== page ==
I've played with Groovy and Grails a bit, but I'm rather concerned that Sun's pushing JRuby and wondering about how JavaFX fits into the whole thing since it's another scripting language that make Java "easier" to use.
If you've got some experience in Groovy and JavaFX Script, I'd love to hear your opinions. I've just begun reading james Weaver's JavaFX Script book and it got me wondering...
SCJP, SCJD, SCEA 5 "Any sufficiently analyzed magic is indistinguishable from science!" Agatha Heterodyne (Girl Genius)
I just had James Weaver out to speak at the Boulder Java Users Group this past week. (You should see him if you get a chance -- he did a great job.)
I have zero hands-on with JavaFX, and have seen exactly two presentations on the material, so please consider the source. (Grin)
My take on JavaFX is that it has reasonably Groovy-like syntactically, but the push seems to be more for writing Swing-like rich GUIs. Groovy offers a SwingBuilder, but it is definitely more of a general purpose language -- not aimed or dedicated at GUI dev like JavaFX. I'd compare it more to Flash/ActionScript than Groovy directly.
I'm rather concerned that Sun's pushing JRuby
I wouldn't say that Sun is "pushing JRuby" so much as they are pushing dynamic languages on the JVM. JRuby gets a lot of buzz here in the states for two reasons --
1. Sun wants to make darn sure that everyone being even slightly tempted away from the JVM by Ruby's siren song has a good reason to stay. (Groovy doesn't so much draw people away from the JVM due to its strong synergy with Java.)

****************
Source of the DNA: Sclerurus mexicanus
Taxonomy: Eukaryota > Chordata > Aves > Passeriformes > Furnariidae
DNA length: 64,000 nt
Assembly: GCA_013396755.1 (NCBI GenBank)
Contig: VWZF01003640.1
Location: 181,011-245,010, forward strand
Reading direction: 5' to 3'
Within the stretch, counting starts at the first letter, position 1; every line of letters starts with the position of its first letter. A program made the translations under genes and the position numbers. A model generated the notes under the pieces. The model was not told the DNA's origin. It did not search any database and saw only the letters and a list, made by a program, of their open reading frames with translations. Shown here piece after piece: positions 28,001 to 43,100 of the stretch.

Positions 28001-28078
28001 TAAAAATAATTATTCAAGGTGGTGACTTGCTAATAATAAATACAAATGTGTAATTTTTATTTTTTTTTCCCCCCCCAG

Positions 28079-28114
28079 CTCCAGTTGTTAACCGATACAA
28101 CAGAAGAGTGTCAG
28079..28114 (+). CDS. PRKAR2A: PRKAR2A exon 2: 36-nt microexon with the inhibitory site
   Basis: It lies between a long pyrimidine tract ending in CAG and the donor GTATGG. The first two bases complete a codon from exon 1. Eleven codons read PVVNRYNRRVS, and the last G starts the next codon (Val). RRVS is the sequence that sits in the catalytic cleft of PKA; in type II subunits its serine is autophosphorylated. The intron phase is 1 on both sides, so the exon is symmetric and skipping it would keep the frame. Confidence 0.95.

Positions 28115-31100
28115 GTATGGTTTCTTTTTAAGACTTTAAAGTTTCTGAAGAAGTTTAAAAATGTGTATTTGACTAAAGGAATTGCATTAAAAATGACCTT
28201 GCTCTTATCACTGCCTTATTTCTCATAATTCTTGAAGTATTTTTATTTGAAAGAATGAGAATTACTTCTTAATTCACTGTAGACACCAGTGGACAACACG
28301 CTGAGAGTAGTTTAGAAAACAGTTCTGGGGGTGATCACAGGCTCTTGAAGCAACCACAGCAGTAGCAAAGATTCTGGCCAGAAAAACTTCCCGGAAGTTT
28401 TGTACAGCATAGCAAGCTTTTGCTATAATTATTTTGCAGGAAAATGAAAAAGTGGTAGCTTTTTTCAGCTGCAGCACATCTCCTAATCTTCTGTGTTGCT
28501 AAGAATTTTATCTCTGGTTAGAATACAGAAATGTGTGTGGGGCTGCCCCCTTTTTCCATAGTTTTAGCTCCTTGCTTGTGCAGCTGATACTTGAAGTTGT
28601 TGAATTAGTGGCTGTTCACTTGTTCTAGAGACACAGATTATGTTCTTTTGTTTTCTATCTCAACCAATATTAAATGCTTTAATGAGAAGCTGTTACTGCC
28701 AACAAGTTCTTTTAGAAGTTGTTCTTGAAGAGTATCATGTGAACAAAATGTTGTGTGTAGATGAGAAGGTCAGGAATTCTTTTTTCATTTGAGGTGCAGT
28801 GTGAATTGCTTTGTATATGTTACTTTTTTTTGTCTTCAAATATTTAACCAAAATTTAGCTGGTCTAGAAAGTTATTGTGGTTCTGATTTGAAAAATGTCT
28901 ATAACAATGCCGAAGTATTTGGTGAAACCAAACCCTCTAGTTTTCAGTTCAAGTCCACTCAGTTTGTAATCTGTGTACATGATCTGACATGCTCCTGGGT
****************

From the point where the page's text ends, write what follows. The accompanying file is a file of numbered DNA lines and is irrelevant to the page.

2. Charles Oliver Nutter and Thomas Enebo (the two JRuby leads that Sun hired) are based out of the US. The project lead for Groovy (Guillaume Laforge) is based out of Paris, and the project lead for Grails (Graeme Rocher) is based out of the UK. The contributors on these projects are based out of Germany, Romania, Australia, and, yes the US, too. Sun has contributed big iron hardware to the Groovy project for heavy load testing, and the Groovy DevCons are regularly held in Sun's Paris office.
Every success for JRuby, Jython, JavaFX is a success for Groovy as well -- rising tides raise all ships (where ships == dynamic languages on the JVM...)
Joined: Oct 01, 2001
I didn't know Sun was doing much to support Groovy. I figured that hiring people to do JRuby and turning NetBeans into a great IDE for Ruby development was their way of encouraging people to use JRuby. Though I do recall James Gosling saying that there were issues with getting Rails to scale up properly.
OTOH, he didn't have much to say about Groovy at all. <sigh>
Well, I'm going to read the JavaFX book and play with it anyway - though from what I've seen so far, I think Groovy is a better general purpose tool.
JavaFX and Groovy really aren't direct competitors, as JavaFX has a fairly narrow domain (the UI).
I think the syntax of JavaFX is a bit more different from Java than it should be. Ultimately, I don't think that JavaFX will become popular from a raw-code standpoint because of this learning curve. Instead, its declarative syntax will lend itself to becoming very toolable and we'll get some nice drag 'n drop, Visual Basic-esque GUI builder plugins. As far as trying to write something from scratch with straight JavaFX code... I'll pass.
I like the title "Greasing the Wheels of Java" because that's really what Groovy does. Groovy is like getting to use Java 13.0 years before it releases. You can write Groovy much the same way as you write Java, and you can add little tricks to simplify (Groovify) your code as you learn Groovy's power.
Assuming you know Java, there is no initial speed bump to Groovy's learning curve, unlike practically every other new language or framework.